Incident Command
 

I.   COMMAND CENTER

     A. Determine the appropriate local, state or federal Incident Commander. Then establish a command center and secure and seal the incident scene/area

     B. Locate the incident command center with reasonably close proximity to the scene and with enough space for meeting and conferencing

     C. Make sure there is adequate space for

  1. Meeting and Conferencing space

  2. Parking

  3. A sheltered area for distributing water and food and temporarily storing donations

  4. Facility(ies) to meet the sanitary needs of first responders, volunteers and officials

     D. Consider a large, separate, restricted location for donated goods (in addition to the command center)

     E. Fence/barricade the command center so that you can control media and onlooker access to the center

     F. The National Guard, if called, will require an area for living and meeting quarters and all necessary equipment

     G. Consider a separate location for the media. Rope off said area with access allowed by only credentialed personnel

     H. A safe place for the victims should be established immediately

 

II.   LOGISTICS

     A. You will require a dedicated team to handle appropriate logistics (i.e. material donations, vehicles & equipment and volunteers)

     B. Rescue workers may need to be fed. Local food banks, restaurants and merchants can be helpful in this regard

     C. If applicable, send out a call for help to the local business establishments

  1. They can assist in ways you may not have considered

  • What kind of equipment and materials will you need

  • What quantity of equipment and materials will you need

 

III. COMMUNICATIONS

     A. Notify all appropriate local and state officials and agency representatives as soon as possible

     B. Be prepared to interact and manage multiple agencies from each of the local, State and Federal levels

  1. Department of Education

  2. Department of Justice

  3. Department of Human Services

     C. Designate a PIO (Public Information Officer) with the responsibility of keeping the press up-to-date

  1. No other incident team member should be allowed to approach or update the press

  2. Recommend twice per day briefings at fixed times, unless there is significant breaking news

  3. If there is a gag order in place, all communications with the press MUST be done through the PIO

     D. After the event, cellular phone service may be disrupted. Consider standing up a temporary mobile site (cellular-on-wheels) to re-establish communication

 

IV. SITE ACCESS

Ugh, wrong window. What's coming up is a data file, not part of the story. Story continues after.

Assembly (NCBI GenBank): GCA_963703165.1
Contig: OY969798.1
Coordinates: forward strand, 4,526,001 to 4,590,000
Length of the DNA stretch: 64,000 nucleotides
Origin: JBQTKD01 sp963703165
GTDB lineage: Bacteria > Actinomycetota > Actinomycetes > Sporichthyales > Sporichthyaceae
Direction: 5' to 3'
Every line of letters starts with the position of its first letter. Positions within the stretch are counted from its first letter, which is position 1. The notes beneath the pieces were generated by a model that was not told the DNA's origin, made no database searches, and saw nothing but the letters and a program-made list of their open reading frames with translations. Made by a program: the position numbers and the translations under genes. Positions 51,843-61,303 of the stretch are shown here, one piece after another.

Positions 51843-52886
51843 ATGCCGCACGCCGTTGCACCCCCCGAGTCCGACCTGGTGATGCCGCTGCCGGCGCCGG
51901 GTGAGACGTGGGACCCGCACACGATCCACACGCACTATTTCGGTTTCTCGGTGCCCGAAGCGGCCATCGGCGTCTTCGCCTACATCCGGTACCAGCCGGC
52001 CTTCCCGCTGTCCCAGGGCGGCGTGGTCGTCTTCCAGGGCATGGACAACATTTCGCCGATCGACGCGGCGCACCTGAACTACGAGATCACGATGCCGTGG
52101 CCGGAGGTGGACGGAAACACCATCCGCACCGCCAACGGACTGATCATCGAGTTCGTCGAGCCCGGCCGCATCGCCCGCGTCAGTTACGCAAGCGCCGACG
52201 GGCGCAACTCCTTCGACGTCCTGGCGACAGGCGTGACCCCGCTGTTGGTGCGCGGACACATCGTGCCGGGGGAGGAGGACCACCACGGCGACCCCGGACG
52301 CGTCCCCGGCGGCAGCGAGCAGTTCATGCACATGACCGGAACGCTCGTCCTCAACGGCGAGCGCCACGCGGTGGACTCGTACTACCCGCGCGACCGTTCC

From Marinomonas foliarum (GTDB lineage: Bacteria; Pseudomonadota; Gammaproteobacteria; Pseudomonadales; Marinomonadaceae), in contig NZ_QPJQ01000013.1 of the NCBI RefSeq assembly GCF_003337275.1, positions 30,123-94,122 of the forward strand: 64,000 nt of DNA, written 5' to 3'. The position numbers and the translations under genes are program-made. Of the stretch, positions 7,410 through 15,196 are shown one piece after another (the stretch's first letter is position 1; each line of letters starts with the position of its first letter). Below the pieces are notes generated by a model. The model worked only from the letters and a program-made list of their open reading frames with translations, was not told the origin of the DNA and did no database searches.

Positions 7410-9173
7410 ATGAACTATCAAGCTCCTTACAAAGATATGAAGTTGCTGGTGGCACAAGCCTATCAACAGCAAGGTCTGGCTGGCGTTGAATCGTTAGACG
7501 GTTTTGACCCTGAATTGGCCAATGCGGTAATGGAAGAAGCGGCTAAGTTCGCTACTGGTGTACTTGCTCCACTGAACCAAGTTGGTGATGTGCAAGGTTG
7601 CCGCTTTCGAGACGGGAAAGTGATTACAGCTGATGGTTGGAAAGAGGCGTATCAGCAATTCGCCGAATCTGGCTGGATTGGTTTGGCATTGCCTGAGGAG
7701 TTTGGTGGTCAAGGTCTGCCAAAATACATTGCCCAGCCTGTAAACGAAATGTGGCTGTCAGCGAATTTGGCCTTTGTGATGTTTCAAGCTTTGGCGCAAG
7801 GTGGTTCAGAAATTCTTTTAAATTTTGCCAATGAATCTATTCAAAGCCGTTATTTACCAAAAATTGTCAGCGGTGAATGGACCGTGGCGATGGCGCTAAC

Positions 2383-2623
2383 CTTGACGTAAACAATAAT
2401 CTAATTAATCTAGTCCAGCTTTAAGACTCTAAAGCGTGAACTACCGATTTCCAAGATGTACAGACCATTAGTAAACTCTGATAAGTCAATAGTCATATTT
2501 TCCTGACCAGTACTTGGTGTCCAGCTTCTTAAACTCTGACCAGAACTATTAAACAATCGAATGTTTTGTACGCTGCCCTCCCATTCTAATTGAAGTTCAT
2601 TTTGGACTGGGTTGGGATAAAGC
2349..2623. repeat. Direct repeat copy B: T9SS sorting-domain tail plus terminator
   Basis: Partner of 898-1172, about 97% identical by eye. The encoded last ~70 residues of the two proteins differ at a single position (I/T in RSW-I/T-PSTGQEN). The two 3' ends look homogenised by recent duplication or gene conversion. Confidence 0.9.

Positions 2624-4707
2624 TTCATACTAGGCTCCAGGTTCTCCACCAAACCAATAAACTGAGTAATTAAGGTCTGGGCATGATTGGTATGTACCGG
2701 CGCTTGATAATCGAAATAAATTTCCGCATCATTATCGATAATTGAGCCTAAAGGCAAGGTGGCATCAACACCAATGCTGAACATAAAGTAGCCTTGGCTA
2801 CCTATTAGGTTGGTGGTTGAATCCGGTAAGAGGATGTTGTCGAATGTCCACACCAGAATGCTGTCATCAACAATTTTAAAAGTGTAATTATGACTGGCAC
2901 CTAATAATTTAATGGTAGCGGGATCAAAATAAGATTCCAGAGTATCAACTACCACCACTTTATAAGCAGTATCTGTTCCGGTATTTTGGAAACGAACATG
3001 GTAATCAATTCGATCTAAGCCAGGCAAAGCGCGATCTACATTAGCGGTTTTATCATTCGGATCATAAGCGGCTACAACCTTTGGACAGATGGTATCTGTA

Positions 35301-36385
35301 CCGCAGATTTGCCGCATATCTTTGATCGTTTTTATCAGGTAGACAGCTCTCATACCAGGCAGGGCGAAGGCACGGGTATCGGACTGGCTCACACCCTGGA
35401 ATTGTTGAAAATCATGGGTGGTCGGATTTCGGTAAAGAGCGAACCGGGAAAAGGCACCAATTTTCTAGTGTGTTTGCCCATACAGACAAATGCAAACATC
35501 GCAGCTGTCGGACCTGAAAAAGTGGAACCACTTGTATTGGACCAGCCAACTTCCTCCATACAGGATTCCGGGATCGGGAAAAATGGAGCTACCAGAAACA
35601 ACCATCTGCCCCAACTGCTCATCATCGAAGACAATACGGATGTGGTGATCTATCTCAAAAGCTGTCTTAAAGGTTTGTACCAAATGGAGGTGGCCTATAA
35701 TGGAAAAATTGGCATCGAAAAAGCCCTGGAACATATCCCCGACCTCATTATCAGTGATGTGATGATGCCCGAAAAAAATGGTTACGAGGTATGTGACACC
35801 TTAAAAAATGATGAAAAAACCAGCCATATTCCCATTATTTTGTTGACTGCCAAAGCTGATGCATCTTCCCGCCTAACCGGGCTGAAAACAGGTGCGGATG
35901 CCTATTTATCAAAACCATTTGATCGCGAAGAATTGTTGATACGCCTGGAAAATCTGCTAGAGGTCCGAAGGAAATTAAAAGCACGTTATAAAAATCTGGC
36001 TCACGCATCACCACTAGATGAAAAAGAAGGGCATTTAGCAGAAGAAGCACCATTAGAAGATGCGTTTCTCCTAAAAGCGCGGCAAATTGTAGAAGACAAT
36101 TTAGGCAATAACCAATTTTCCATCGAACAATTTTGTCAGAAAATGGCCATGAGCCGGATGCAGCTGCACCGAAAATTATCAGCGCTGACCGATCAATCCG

A. Assure adequate access to the scene is maintained at all times

     B. Create a safe perimeter around the incident. An area where emergency personnel can be relatively safe

     C. Be prepared for an onslaught of medical, police, fire, media and civilians to approach the incident area.

     D. The command center may consider implementing a day-pass procedure to restrict access to the site to authorized personnel only

     E. Depending on the type of the crisis, substantial fencing may be required

     F. Site access issues can be reduced by implementing a 12hr on / 12hr off schedule for first responders 

  1. Briefings before each shift and debriefings after each shift should be mandatory

  2. Make sure the schedule does not work the first responders to exhaustion

 

V.  MEDICAL SERVICES 

     A. Establish victim triage and EMS pickup areas. Depending on the size and type of the crisis, more than one area may be required

     B. Transport victims to the appropriate hospitals (trauma victims to trauma hospitals and non-trauma victims to regular hospitals)

 

VI.  RESILIENCY

     A. Limiting scene access will help to reduce future community and official personnel recovery costs 

     B. If a Resilience Center is not available, suggest a temporary center be located at a school, church or community center

  1. The Resilience Center is the location to provide briefings and counseling to the victims, victim's families and first responders

  2. Twice per day briefings for this at-risk group should be sufficient for most incidents

  3. Recommend that the press be restricted from easy access to those at-risk, for their comfort and privacy

  4. The Resilience Center should be staffed with Victim's Service personnel, appropriate mental health professionals and clergy. Support for this center is often temporarily provided by charities (i.e. Red Cross, the Salvation Army and others)

     C. Affected first responders, if necessary, will need at-will access to mental health professionals.

  1. If your Police, Fire or EMS departments do not provide mental health services, contact

    • your local mental health agencies

    • your state mental health agencies 

  2. If a Resilience Center exists, it may provide a more anonymous means of receiving counseling.

     D. You will require public school system involvement to assess the level of community damage. Symptoms include, but are not limited to: